Considering Houses That
Let Us Live with Comfort and Health

Myonghyang Lee, Ph.D.

Associate Professor, College of Science and Engineering

Improving the Living Environment
by Adjusting Room
Temperature and Humidity

People have long been devising ways to live comfortably in hot and cold climates. From improving ventilation, insulation, and airtightness, to using fans, kotatsu (a low table with a heater and comforters), and air conditioners, coping methods have been diverse. “With the increase in environmental consciousness in recent years, the emphasis has been not only on comfort and health but also on energy conservation,” explains Myonghyang Lee, who evaluates and measures residential performance from a variety of perspectives and visualizes the level of comfort and health effects of living environments. One such study has verified the effectiveness of insulation retrofitting in single-family houses.

“With strict energy conservation standards mandated by the revised laws concerning housing, newly constructed houses have become more insulated and airtight in recent years. However, retrofitting has not been as widely implemented in existing houses as one might expect, partially owing to the lack of clarity on its cost-effectiveness,” Lee explains. Therefore, she measured the room temperatures of houses that had and had not been retrofitted with insulation and compared and verified their insulation performance.

The two houses used in the study were constructed around the same time and their initial insulation performance was equal. They are located at approximately 10-minute walking distance from each other. Thus, their weather conditions can be considered nearly identical as well. One of the houses had undergone renovation and had insulation added to the ceilings, exterior walls, and floors. It also had inner windows installed. “In the nearly one-year-long survey comparing the temperature distribution inside the houses, the lowest recorded temperature in the renovated house was in the bathroom, at 12.5°C, while the lowest temperature in the non-retrofitted house was in the entrance hall, at 10.2°C, a difference of more than 2°C. The floor’s surface temperature in the renovated house was always 2 to 3°C higher than that in the non-retrofitted house. These results clearly indicate that retrofitting with insulation improves indoor heat retention,” says Lee. The changes in heating load per unit area of the living room during the winter also attested to the improvement in energy efficiency due to thermal insulation modifications.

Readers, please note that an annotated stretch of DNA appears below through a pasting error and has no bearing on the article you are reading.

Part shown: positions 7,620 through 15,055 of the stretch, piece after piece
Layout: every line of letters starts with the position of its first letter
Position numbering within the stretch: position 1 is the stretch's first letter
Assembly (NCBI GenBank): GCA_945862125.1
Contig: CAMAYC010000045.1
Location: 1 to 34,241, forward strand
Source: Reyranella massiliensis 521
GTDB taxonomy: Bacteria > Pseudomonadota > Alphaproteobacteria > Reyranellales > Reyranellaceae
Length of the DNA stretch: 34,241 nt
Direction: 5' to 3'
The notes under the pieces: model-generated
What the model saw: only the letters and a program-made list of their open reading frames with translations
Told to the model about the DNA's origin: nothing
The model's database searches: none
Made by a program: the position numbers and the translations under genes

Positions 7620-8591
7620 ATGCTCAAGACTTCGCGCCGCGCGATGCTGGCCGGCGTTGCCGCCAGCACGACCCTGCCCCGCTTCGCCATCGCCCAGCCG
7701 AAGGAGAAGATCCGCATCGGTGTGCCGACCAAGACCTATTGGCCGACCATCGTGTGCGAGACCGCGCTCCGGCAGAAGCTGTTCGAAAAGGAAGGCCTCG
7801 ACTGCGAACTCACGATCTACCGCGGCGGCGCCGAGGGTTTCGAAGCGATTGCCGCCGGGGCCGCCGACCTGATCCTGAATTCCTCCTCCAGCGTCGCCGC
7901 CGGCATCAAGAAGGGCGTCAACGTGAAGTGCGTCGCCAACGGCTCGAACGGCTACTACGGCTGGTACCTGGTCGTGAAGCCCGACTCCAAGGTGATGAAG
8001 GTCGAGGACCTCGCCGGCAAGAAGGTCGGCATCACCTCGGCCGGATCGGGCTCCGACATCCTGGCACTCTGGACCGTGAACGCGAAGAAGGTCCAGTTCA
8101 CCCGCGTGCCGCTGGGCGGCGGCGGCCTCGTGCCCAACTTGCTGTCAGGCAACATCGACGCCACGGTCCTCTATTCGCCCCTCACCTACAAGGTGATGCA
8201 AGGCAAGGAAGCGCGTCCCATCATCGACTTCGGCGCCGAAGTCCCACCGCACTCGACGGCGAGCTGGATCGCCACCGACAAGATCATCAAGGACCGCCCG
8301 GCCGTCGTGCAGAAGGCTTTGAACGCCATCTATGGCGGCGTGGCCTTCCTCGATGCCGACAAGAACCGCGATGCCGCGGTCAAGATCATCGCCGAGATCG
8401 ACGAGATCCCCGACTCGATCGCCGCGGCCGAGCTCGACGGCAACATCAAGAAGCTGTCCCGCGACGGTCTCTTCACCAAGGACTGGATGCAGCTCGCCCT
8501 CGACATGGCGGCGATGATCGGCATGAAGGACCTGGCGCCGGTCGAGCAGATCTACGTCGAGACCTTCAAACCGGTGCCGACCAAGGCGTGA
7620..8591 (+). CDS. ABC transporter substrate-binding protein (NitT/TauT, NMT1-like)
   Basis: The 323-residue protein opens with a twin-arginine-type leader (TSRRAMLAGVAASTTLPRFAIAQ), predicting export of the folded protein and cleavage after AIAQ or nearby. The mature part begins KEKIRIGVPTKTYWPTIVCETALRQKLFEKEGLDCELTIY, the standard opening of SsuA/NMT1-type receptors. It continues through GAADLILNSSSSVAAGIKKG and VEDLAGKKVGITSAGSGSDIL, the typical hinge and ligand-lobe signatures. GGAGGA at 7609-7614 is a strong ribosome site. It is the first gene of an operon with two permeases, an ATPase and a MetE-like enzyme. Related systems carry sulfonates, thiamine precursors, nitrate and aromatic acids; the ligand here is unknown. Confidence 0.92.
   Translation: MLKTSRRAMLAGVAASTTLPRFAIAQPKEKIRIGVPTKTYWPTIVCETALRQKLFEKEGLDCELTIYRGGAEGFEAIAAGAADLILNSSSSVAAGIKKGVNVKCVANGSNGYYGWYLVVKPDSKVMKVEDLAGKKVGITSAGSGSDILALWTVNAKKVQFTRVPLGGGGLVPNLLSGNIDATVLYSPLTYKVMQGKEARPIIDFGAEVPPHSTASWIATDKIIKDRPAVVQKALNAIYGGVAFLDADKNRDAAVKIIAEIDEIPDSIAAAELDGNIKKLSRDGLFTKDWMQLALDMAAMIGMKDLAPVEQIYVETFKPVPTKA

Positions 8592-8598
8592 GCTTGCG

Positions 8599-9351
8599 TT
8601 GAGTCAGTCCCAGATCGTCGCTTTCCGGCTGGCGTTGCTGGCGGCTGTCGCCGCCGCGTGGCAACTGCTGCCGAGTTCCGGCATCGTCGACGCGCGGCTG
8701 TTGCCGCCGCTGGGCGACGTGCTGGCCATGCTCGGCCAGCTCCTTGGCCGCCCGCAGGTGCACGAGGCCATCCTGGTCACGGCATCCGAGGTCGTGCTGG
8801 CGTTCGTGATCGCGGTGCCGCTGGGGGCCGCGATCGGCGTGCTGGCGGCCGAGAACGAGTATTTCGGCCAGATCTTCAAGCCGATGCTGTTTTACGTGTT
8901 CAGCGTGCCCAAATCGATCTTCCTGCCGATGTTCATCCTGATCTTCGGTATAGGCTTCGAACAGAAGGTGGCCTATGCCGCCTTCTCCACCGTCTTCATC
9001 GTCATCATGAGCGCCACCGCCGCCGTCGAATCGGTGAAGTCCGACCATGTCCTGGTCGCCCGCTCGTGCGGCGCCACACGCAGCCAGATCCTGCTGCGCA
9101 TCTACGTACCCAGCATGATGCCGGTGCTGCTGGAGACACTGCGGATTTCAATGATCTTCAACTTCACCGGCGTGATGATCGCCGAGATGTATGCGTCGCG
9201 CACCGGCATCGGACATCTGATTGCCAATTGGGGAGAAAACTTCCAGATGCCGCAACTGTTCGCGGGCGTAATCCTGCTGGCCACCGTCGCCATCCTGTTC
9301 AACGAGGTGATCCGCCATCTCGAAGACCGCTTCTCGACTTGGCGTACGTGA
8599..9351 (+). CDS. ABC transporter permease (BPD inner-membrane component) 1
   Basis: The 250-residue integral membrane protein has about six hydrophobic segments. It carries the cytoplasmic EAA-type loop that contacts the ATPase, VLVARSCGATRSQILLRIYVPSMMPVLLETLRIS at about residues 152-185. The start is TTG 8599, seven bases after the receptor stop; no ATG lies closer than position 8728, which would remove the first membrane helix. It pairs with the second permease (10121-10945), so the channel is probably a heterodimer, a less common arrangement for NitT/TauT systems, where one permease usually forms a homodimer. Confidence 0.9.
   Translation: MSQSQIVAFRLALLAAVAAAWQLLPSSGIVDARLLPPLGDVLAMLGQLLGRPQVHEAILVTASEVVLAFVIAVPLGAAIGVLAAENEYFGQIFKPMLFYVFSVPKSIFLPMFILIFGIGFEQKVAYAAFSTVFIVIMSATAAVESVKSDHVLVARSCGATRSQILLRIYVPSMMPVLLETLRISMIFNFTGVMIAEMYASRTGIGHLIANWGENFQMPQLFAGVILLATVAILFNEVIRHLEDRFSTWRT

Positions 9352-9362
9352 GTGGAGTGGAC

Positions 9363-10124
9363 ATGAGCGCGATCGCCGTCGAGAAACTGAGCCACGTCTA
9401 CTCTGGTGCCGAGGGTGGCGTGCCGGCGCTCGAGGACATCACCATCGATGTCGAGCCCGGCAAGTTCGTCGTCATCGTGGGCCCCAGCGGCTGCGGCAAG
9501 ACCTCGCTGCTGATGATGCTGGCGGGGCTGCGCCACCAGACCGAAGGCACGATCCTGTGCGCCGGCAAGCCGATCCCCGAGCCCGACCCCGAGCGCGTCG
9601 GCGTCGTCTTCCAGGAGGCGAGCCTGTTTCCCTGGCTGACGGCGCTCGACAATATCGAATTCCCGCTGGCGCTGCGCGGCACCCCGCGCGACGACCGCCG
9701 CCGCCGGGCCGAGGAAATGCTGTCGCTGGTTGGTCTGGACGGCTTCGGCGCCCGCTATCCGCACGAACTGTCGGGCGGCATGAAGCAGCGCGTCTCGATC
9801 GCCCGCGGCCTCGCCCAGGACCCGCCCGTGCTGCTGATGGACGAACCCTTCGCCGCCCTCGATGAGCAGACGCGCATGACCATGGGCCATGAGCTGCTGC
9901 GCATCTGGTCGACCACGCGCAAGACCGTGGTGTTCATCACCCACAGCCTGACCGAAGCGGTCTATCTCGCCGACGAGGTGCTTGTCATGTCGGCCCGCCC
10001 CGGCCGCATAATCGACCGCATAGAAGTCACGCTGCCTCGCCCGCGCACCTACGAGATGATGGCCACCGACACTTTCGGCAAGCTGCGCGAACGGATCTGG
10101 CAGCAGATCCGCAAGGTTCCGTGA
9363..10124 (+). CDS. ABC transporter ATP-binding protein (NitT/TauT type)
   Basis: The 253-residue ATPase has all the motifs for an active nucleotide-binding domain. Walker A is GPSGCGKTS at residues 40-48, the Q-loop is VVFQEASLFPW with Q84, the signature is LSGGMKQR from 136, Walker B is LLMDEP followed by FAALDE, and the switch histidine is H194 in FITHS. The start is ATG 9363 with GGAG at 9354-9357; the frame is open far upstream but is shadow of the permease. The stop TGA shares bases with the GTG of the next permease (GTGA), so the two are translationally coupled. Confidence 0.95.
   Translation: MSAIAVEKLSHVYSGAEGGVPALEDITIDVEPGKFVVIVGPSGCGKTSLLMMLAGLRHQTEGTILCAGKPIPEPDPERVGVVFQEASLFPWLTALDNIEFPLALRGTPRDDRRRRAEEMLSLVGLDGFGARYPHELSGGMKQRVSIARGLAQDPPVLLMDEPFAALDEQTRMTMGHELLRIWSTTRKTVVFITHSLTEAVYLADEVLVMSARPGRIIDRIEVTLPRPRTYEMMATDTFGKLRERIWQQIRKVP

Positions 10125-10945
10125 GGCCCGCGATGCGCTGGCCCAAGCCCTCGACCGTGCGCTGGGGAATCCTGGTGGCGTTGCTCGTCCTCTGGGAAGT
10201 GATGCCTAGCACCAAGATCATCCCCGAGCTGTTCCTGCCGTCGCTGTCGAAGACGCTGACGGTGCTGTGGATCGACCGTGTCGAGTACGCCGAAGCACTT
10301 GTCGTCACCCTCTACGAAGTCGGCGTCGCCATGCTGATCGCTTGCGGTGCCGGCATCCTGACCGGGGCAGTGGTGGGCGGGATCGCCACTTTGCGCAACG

While the effectiveness of insulation performance could be proven, cost-effectiveness is an important consideration when deciding to actually retrofit. Therefore, Lee has also examined the order of priority when it comes to retrofitting. “When I examined the effect of insulation retrofits on the reduction of heating and cooling loads for each area, such as ceilings, exterior walls, floors, and windows, using numerical simulations, I found that the frequency of ventilation came first, followed by windows and exterior walls,” explains Lee. In other words, if a partial renovation is to be carried out, it would be most efficient to prioritize improvements in the following order: the airtightness of rooms, windows, and exterior walls. “The potential demand for the renovation of existing houses is high; so, it is hoped that such visualization of effects will help encourage renovation,” says Lee.